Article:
Tenth Century through Twelfth Century: Continued Conquests and the Crusades
Jewish life in Palestine after the initial Islamic conquest was impacted by several other conquests during the tenth and eleventh centuries. In 970, the Fatimids—a Shiite Muslim caliphate in North Africa—conquered Palestine. In 1073, the Turkish Seljuks conquered Palestine from the Fatimids, who reconquered Jerusalem in 1098.
While various Islamic armies traded Palestine between them, the Catholic Church was also planning to conquer Palestine for Christianity. In the year 1095 C.E., Pope Urban II initiated the first Crusade to reclaim the Holy Land from its Muslim rulers. In 1096, the Crusaders captured Jerusalem.
Though the Crusades were meant to liberate Palestine from Islamic rule, Crusaders decimated Jewish communities along the way. The Crusades were particularly devastating for the Karaite sect of Judaism. The Karaites are a division of Jews who observe only the written law, the Torah, and reject the Oral Law. The Karaites emerged in Palestine after the Muslim conquest as an alternative to the growing rabbinical Judaism. In the year 1099, Crusaders destroyed the Karaite community in Jerusalem by burning people there alive—alongside Jews who held by the rabbinic traditions. Today, a Karaite community of fewer than 10,000 still resides in Israel. After the conquest of Jerusalem, the Crusaders would ransom Jewish prisoners and prayer books to other Jewish communities.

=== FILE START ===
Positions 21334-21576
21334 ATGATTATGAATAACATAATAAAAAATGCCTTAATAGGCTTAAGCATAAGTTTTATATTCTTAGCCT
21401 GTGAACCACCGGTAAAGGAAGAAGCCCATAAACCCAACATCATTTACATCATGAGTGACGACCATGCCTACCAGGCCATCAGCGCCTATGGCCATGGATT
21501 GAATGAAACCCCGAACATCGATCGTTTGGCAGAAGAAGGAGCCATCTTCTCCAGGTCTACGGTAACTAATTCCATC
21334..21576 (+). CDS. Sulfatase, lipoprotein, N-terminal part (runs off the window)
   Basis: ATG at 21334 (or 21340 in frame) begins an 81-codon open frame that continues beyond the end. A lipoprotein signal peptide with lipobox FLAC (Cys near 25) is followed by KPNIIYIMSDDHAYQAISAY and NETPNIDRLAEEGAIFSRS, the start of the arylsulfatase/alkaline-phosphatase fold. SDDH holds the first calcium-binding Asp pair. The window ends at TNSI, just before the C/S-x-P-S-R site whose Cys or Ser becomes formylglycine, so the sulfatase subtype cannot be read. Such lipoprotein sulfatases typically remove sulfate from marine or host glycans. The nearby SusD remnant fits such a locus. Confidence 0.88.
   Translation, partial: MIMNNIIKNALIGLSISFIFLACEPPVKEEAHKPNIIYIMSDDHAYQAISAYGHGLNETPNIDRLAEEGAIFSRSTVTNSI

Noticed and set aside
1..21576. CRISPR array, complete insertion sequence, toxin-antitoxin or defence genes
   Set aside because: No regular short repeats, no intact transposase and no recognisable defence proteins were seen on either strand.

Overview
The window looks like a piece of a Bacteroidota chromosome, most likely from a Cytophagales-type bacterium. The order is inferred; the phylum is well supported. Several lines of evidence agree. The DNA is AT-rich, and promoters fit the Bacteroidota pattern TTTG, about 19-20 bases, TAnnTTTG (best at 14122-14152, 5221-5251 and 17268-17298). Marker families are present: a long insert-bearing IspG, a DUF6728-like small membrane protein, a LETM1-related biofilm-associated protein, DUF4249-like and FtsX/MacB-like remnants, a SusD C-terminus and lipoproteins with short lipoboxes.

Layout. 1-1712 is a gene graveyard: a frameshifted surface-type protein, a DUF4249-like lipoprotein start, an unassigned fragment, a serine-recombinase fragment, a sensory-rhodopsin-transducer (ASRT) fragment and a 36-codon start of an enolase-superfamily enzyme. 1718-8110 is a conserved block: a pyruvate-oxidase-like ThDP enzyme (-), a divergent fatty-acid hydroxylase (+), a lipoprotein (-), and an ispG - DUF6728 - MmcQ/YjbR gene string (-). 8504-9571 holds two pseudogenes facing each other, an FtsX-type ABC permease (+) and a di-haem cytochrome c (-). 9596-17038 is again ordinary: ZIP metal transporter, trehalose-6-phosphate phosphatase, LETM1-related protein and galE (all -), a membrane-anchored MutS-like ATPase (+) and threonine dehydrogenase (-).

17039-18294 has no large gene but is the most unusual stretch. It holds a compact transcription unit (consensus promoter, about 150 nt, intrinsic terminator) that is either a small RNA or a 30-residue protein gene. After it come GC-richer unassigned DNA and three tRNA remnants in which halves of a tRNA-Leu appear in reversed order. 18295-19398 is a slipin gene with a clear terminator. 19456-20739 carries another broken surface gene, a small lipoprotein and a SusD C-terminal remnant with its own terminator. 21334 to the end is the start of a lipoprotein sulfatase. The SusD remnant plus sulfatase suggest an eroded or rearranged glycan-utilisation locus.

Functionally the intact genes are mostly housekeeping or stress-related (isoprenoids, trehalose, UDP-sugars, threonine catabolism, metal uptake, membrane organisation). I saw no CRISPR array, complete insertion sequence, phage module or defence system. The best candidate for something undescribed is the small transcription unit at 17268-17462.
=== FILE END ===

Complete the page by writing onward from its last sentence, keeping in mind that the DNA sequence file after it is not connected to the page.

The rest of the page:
As the Crusades continued through the next century, the Catholic Church became increasingly antagonistic toward Jewish communities. Jews helped defend the cities of Haifa and Tyre against the invading Crusaders and were ultimately slaughtered. Unlike in Haifa, after the 1123 conquest of Tyre, the Crusaders gave the Jews the option of leaving the city with their possessions or remaining. The twelfth and thirteenth centuries were marked by a series of Jewish expulsions and reappearances in Jerusalem and other areas of Palestine. Previously expelled by the Crusaders, Jews were allowed to return to Jerusalem after Saladin, a Sunni Muslim, conquered the city in 1187. But Jerusalem’s Jews were expelled again after the city returned to Crusader control in 1229 after the Treaty of Jaffa, though the Turks would reclaim the city in 1244 and the Mongols would later capture Jerusalem in 1260.